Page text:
Teran Residence – the LEED process overview

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Another reason this project is probably not a typical model for illustrating the LEED for Homes process is due to the fact the builder, being both a design and build company, interfaced directly with the client, providing project design, construction documents and construction activities. This circumvents the usual role of the architect and eliminates the initial disconnect between client and builder, making the process more transparent and fluid.

This is not meant to diminish the role of an architect. Quite the contrary, the architect can provide value and needed professional services to their clients. It’s just a fact there are many capable and talented design/build companies available. However, one advantage a design/build company may have over the traditional architectural firm is that the designer is the builder, and the builder is the designer – they readily know what does and doesn’t work, removing conflicts between architect and builder. The custom residential design/build firm offers respectable levels of equity to both parties.

LEED for Homes has a unique set of differences from all other LEED rating systems. First, the project team registers the project with USGBC, not GBCI. This is the one and only communication the project team will ever have with USGBC, and absolutely none with GBCI. Second, LEED Online is not available to LEED for Homes projects – digital or hard copy document submittals only. Third, and most importantly, is the verification process. USGBC hands this responsibility to, not GBCI, but another third party, the LEED for Homes Provider. Providers, under the control of USGBC, are responsible for working with LEED for Homes projects and administering a team of Green Raters who, together with the Provider organization, verify that homes are built to meet the requirements of the LEED for Homes Rating System. Builders or developers must contact a LEED Green Rater organization.

After it has been agreed to seek LEED for Homes certification, the builder should contract with a LEED for Homes Provider. With the Provider established and a meeting to review the project completed, the project team should register the project with USGBC. During registration, the name of the Provider must be selected from a list of USGBC approved Providers. Fill out the remaining information, pay the registration fee and USGBC will forward registration verification with an access code, specific to this project. This access code can be shared with other project team members.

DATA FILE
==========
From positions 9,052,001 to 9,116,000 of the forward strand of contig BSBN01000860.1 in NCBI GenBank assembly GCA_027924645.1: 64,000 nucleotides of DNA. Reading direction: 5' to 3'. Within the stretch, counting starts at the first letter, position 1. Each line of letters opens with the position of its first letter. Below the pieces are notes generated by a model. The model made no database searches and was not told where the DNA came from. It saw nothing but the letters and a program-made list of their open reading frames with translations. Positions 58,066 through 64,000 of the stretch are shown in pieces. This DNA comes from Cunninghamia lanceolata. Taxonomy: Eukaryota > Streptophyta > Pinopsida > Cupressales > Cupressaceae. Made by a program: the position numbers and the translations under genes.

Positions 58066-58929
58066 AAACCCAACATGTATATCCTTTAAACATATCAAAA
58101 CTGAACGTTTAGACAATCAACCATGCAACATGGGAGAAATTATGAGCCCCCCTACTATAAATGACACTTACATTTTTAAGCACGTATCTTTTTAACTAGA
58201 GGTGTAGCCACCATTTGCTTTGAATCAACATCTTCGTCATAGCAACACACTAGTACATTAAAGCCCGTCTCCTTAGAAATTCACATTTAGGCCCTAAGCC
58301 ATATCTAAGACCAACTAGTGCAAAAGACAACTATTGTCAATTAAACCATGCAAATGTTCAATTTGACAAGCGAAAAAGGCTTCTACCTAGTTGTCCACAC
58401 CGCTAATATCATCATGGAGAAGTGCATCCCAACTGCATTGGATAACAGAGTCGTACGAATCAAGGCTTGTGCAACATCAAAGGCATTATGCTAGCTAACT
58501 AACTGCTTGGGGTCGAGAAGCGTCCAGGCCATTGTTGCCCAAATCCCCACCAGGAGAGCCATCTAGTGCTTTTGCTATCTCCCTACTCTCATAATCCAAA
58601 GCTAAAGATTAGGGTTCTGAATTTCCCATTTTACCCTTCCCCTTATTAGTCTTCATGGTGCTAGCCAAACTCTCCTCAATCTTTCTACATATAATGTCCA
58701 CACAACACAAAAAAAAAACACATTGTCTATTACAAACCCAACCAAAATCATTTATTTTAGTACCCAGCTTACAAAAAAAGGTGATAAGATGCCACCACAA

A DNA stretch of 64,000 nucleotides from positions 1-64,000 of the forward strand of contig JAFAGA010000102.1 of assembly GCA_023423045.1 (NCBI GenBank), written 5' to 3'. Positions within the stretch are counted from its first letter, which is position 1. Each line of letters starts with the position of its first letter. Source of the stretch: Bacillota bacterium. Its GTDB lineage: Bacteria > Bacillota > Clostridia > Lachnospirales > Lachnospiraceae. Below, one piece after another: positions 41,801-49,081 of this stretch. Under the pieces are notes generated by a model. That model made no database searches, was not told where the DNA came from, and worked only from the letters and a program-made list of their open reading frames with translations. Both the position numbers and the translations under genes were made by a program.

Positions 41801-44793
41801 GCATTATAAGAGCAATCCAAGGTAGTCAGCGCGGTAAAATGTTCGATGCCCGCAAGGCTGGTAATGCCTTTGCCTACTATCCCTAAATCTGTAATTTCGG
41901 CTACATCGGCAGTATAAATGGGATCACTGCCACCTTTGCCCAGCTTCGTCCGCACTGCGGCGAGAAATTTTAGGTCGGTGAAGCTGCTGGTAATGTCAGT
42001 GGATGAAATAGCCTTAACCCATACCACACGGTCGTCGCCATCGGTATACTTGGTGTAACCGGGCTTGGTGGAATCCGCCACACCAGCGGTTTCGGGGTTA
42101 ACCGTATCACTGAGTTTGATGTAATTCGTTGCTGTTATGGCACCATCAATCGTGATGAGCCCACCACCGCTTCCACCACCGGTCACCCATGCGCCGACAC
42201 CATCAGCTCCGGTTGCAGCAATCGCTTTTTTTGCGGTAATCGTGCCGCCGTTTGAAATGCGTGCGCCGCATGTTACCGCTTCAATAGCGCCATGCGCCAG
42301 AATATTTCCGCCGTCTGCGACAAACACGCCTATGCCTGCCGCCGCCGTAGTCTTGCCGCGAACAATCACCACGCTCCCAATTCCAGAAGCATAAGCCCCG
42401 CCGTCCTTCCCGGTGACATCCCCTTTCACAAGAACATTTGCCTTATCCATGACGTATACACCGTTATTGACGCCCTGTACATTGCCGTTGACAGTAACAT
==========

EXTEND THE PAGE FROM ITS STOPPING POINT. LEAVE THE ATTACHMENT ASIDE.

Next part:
With or without the assistance of the Provider, the project team will begin the review of the LEED for Homes Project Checklist. Although not required at this point, it is recommended the builder meet with the LEED for Homes Provider if they are unfamiliar with the certification process. A capable Provider can save the builder enough money in the initial meeting to offset their fees by offering guidance for no cost or low cost credits and creative credit management. At some point, the Project Checklist will be complete enough to establish the credits necessary to achieve the level of certification targeted. The Project Checklist should be given to the Provider for review and tweaked as necessary. When all parties are comfortable the pathway to success has been defined, the construction documents should be revised to reflect any revisions necessary to implement sustainable credit strategies. With this completed, construction can begin.

There are two mandatory inspections required by the Provider. Independent of the Provider is the third party verification team – the Green Raters. The Provider is under the control of USGBC and the Green Raters are under the control of the Provider. The Green Raters verify, either by mandated on-site inspections or review of documents, photographs and calculations, compliance with all requirements of the prerequisites and credits. They report their findings to the Provider for review, who in turn reports their decision to USGBC that the project has or has not met the requirements for certification. USGBC then reviews the Provider’s report and issues the final ruling. The first mandatory on-site inspection is performed after installation of insulation and prior to installation of the drywall. Remedial action by the builder will follow, if necessary. The final on-site inspection is scheduled at the completion of the project. Additionally, a blower door test must be conducted.

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